> The idea of "pixel size" can cause all sorts of headaches!
>

I noticed :-)

[snip]

> These can easily be combined to map display indices to pixel data
> indices:
>
> * J_p = M_d^{-1} P = M_d^{-1} M_d J_d
>
> where M_d^{-1} is the inverse of M_d.

I assume you mean:

J_p = M_p^{-1} P = M_p^{-1} M_d J_d

where M_p^{-1} is the inverse of M_p?

[snip]

> You'll notice that all of this manipulation treats the pixel data
> as measurements at points in index space. *The mappings depend
> only on pixel and slice spacing, there is no need to introduce
> the concept of pixel size. *Things like slice thickness are then
> representative of the imaging process and are distinct from slice
> spacing.
>

I hadn't looked at it like that. This makes me wonder about the
that.

Remco

4. ## Re: Is a voxel a little cuboid?

>>>>> "remcoh" == remcoh writes:

> I assume you mean:

> J_p = M_p^{-1} P = M_p^{-1} M_d J_d

> where M_p^{-1} is the inverse of M_p?

Mike

5. ## Re: Is a voxel a little cuboid?

Hum...

For display, treating the data as point samples is O.K. but when you
want to segment the data, or compute anatomical volumes, don't you
need to consider the data as volumes?

Yves

On Mon, 21 Jan 2008 18:46:24 -0500, mmiller3@iupui.edu (Michael A.
Miller) wrote:

>The idea of "pixel size" can cause all sorts of headaches!
>
>The measurement process is highly dependent on the modality and
>on acquisition parameters, but for display purposes, I treat
>pixels as measurements at points in space. In fact, a basic
>definition of an image is a mapping of some property of an object
>from object space into image space. That mapping is not one to
>one, but usually mixes data about the object property from some
>(reasonably small) volume into each image point.
>
>DICOM defines coordinate systems for handling mapping of the
>image data back to space in C.7.6.2. I can tell you how I use
>those coordinate systems to display images.
>
>In order to display an image (any image, not just those
>transfered with DICOM), appropriate values need to be assigned to
>each display pixel. C.7.6.2 defines a mapping from pixel data
>array indices to space using the pixel spacings, image position,
>orientation and pixel data dimensions. Let's call that mapping
>
> P = M_p J_p,
>
>where P_p is a homogeneous point in space, J_p is a homogeneous
>point in pixel data index space, and Mp is the mapping as per
>C.7.6.2. Note that if we had a perfect imaging system, with a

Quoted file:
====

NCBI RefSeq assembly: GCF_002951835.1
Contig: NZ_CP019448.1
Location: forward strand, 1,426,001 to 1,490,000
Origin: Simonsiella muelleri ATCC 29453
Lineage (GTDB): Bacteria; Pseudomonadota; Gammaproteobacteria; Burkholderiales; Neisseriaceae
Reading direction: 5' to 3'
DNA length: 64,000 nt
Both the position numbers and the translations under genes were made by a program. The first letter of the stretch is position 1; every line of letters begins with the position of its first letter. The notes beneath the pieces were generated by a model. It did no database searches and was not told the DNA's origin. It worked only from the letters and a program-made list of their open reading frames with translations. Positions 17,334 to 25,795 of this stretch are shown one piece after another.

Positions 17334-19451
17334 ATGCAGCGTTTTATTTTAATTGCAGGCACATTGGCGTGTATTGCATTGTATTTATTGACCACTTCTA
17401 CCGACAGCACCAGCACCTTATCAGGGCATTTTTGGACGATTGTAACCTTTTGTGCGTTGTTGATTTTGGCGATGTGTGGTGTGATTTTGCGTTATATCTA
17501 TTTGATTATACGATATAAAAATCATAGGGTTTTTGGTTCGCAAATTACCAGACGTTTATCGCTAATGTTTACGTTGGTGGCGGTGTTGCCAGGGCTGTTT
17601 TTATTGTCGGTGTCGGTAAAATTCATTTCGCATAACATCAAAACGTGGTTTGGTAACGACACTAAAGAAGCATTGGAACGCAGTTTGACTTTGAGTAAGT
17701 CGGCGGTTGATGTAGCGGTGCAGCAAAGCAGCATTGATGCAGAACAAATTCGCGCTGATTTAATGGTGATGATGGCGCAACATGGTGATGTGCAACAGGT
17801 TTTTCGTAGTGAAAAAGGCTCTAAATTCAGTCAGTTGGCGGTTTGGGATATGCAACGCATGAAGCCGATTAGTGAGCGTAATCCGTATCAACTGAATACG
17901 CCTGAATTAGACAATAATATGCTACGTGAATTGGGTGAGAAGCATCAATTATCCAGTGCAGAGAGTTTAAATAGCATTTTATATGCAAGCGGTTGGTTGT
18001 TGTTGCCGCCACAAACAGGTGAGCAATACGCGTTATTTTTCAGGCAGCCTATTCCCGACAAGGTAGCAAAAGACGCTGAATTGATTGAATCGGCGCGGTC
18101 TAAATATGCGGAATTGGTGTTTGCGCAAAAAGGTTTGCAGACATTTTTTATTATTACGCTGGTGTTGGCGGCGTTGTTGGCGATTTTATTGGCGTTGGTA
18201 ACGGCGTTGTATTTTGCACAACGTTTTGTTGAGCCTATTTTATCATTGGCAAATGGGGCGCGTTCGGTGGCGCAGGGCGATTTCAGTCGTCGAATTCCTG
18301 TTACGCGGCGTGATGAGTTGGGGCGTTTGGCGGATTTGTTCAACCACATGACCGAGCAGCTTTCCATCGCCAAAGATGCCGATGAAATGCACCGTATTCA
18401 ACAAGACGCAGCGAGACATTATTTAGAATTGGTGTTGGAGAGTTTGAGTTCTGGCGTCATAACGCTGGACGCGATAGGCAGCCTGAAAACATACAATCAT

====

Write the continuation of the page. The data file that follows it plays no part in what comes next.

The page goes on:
>perfect point spread function and no sampling limitations on the
>transfer functions, the M_p would be the inverse of the original
>mapping applied in creating the image.
>
>For the sake of consistency, I've adopted a nearly identical
>definition for all our image data, DICOM or not. The difference
>is that I tend to prefer to do this all in 3D array index space,
>rather than the 3D that C.7.6.2 uses. Then I define a similar
>mapping from space to the display pixel indices:
>
> P = M_d J_d.
>
>These can easily be combined to map display indices to pixel data
>indices:
>
> J_p = M_d^{-1} P = M_d^{-1} M_d J_d
>
>where M_d^{-1} is the inverse of M_d. J_p is not typically going
>to map exactly to one of the image pixel data points, so to
>determine the pixel data value, some interpolation is needed.
>Aliasing can be handled at that interpolation step, or by
>filtering the display image before display.
>
>You'll notice that all of this manipulation treats the pixel data
>as measurements at points in index space. The mappings depend
>only on pixel and slice spacing, there is no need to introduce
>the concept of pixel size. Things like slice thickness are then
>representative of the imaging process and are distinct from slice
>spacing.
>
>Mike
>
>P.S. The basic reference that I use for this is 3D graphics part
>of "Fundamentals of Interactive Computer Graphics," Foley and Van
>Dam, Addison-Wesley 1982. There is also a fairly complete
>notation in Phys Med Biol 46 (2001) R1-R45, "Medical Image
>Registration".

6. ## Re: Is a voxel a little cuboid?

>>>>> "Yves" == Yves Martel writes:

> Hum... For display, treating the data as point samples is
> O.K. but when you want to segment the data, or compute
> anatomical volumes, don't you need to consider the data as
> volumes?

Good point - the answer depends on how you calculate volumes.

If the surface defining the volume is defined by, well, some
surface, then it doesn't need to have anything at all to do with
a collection of little cubes.

If you consider the data as a collection of voxels that define